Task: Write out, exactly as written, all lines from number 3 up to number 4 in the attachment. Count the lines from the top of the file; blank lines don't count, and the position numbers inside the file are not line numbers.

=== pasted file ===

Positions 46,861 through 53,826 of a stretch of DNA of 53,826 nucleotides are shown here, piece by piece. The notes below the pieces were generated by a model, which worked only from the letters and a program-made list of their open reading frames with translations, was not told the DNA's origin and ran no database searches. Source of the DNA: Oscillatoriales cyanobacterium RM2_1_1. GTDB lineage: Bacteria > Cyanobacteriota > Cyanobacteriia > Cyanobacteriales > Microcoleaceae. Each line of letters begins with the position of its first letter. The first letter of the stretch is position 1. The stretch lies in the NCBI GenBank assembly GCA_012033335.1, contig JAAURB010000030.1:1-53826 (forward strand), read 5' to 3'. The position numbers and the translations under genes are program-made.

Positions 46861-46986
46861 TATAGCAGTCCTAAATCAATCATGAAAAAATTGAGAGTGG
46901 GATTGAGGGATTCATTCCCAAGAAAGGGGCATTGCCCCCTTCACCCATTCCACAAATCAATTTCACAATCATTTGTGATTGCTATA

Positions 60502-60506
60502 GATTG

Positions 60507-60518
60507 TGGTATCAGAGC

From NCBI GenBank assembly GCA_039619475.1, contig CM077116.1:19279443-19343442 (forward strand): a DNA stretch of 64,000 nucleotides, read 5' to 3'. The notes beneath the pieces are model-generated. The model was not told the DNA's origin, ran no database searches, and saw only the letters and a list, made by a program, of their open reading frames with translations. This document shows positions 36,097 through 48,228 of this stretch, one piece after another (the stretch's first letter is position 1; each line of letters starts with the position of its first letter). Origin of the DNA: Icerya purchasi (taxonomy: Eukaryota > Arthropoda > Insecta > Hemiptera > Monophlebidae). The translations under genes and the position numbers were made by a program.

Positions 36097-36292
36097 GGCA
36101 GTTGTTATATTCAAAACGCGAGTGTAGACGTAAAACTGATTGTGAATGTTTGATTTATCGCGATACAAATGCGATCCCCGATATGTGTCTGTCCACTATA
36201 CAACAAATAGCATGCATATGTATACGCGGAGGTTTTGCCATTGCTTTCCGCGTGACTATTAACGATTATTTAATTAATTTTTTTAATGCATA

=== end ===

46861 TATAGCAGTCCTAAATCAATCATGAAAAAATTGAGAGTGG
46901 GATTGAGGGATTCATTCCCAAGAAAGGGGCATTGCCCCCTTCACCCATTCCACAAATCAATTTCACAATCATTTGTGATTGCTATA